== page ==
Manslaughter Charge For Greybull Fentanyl Dealer Accused Of Killing Cody Man

A Greybull man charged with selling fentanyl-laced pills that led to the overdose death of a Cody man was bound over to district court Thursday on new charges of manslaughter and conspiracy to deliver a controlled substance.

Jen Kocher

January 19, 20245 min read

Park County courthouse
(Cowboy State Daily Staff)

A Greybull man charged with selling fentanyl-laced pills that led to the overdose death of a 25-year-old Cody man was bound over to district court Thursday on new charges of manslaughter and conspiracy to deliver a controlled substance.

Anthony Michael Fuentes, 36, appeared in Park County Circuit Court before Judge Joseph Darrah, who agreed there is enough evidence for Fuentes to stand trial.

Fuentes is accused of selling illicit opioids laced with fentanyl that led to the death of Jordan Jackson on Jan. 2, 2022.

These new charges follow earlier drug charges related to Jackson’s death in Big Horn County. On Dec. 19, Fuentes pleaded no contest to four felony drug charges for delivery and possession of counterfeit oxycodone pills laced with fentanyl in Big Horn County and was sentenced to three to five years in the Wyoming State Penitentiary.

Until now, Fuentes had not been charged with any crimes related to Jackson’s death.

Started With Two Pills

All crimes date back to Jan. 2, 2023, when Fuentes was accused of selling two counterfeit oxycodone pills that tested positive for fentanyl to Jackson, who is referred to as “J.J.” in the charging documents.

Jackson was found dead in his apartment in Cody the following morning, and his autopsy toxicology report revealed the cause of death as fentanyl toxicity due to an accidental fentanyl overdose.

Special agent Jonathan Shane Reece with the Wyoming Department of Criminal Investigation testified that following Jackson’s death, Reece used Jackson’s phone to trace the purchase back to Fuentes.

Using the Signal app on Jackson’s phone, the agent was able to buy two suspected fentanyl-laced counterfeit oxycodonepills and arrested Fuentes outside of his home in Greybull following the transaction.

Upon arresting him, Reece asked Fuentes if he knew that any of the pill he’s sold were “hot,” which is street slang for containing fentanyl, or if he’d had any complaints from his buyers. He told Reece he had not.

Fuentes initially denied selling the pills to Jackson but relented when confronted with video surveillance and ATM records supporting the transaction between the two men, Reece stated.

Reece further testified that Fuentes allegedly admitted to bringing the 40 counterfeit pills back to Wyoming from Denver, two of which he sold for $40 each to Jackson.

At the time, Fuentes also confessed to selling the suspected fentanyl-laced oxycodone to “J.J.” on multiple occasions, Reece said.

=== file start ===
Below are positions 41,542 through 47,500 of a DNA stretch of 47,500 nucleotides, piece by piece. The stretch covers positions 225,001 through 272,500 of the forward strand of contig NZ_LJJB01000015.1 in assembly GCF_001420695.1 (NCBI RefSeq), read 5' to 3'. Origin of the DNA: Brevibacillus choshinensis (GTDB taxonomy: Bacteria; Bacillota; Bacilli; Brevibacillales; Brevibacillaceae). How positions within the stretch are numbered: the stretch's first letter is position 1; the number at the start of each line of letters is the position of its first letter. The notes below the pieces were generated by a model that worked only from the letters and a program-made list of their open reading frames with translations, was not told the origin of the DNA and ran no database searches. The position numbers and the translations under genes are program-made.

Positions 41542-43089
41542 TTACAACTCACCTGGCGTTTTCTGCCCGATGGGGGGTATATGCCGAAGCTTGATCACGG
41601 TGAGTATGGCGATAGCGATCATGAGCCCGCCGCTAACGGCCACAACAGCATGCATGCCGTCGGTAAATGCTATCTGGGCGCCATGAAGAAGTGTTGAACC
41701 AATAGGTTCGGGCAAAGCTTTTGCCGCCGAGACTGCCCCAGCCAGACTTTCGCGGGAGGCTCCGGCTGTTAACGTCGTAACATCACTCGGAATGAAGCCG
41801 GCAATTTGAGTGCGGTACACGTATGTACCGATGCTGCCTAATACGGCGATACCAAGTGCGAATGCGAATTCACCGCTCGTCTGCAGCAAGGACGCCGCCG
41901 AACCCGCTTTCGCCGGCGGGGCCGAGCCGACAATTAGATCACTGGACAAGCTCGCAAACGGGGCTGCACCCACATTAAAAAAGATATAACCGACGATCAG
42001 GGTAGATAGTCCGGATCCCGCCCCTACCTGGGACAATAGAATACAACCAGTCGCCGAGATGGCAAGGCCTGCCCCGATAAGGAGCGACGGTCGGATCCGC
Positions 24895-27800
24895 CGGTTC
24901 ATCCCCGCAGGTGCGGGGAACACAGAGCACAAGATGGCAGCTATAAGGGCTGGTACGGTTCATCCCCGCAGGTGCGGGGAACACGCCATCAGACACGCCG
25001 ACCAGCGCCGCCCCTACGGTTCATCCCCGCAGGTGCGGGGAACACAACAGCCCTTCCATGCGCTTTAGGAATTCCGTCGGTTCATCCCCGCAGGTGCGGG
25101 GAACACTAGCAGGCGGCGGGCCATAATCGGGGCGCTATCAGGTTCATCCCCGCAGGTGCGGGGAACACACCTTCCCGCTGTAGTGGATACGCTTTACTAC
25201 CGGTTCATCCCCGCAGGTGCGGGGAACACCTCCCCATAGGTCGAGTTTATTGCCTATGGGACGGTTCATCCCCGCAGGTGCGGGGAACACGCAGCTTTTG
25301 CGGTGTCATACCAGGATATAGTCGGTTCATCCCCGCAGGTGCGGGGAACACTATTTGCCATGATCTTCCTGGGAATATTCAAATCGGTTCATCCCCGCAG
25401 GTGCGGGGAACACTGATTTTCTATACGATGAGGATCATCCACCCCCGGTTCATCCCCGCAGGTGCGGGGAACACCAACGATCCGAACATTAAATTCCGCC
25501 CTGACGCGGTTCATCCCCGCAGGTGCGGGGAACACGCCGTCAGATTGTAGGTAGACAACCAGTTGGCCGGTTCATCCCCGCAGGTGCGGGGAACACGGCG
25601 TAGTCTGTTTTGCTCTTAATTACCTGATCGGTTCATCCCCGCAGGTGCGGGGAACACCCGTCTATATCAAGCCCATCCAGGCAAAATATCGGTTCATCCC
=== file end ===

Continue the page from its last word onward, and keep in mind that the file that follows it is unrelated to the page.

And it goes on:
Fuentes’ attorney, Christina Cherni, objected to Reece’s characterization that Fuentes had admitted to selling fentanyl.

Though he didn’t explicitly admit to it, Reece countered that he also didn’t object to the characterization.

“When I was questioning him, I referred to the tablets as fentanyl tablets or counterfeit oxycodone, and he never corrected me,” Reece said.

Reece, who has spent 15 years investigating drug and homicide cases, said the counterfeit oxycodone are pressed into pill form and marked as “M30” by the Mexican cartels and are unregulated. They are further made to mimic prescription oxycodone, so that the buyer wouldn’t necessarily know he’s buying illicit pills. 

“They're a mirror of oxycodone that conceal their true identity from law enforcement,” he said, noting that it’s a marketing tactic for illegal sale.

Playing Russian Roulette

On the street, the pills can sell anywhere from $30 to $40 a pill, whereas in his experience, fentanyl pills are sold for between $20 to $40. These same fentanyl pills, by contrast, sell in Denver for $1 a pill, he added.

In his closing arguments, Hatfield said Fuentes had previously pleaded no contest, meaning he accepts the conviction but does not plead or admit guilt to the charges of selling illicit opioids laced with fentanyl.

Hatfield also cited Fuentes experience selling pills as cause for advancing the charges.

“We know that we're dealing with Mr. Anthony Fuentes, not only by his admissions, but all of the totality of the evidence that clearly shows he was in the business of selling fentanyl,” Hatfield said. “Not only to other individuals, but he admitted that he is selling fentanyl to Mr. Jordan Jackson on multiple occasions prior to that.”

In conclusion, Judge Darrah sided with the state on both charges.

“I find that under the totality of the circumstances that I'm able to connect all the dots,” he said, using the analogy that selling one of the illicit opioids was akin to playing Russian roulette with a loaded gun.

Darrah upheld Fuentes’ $100, 000 cash bond. Fuentes is being held in the Park County Detention Center with his preliminary date in district court pending.

If convicted, the crimes carry a sentence of up to 60 years in prison, a fine of up to $60,000, or both.

Jen Kocher can be reached at

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Jen Kocher

Features, Investigative Reporter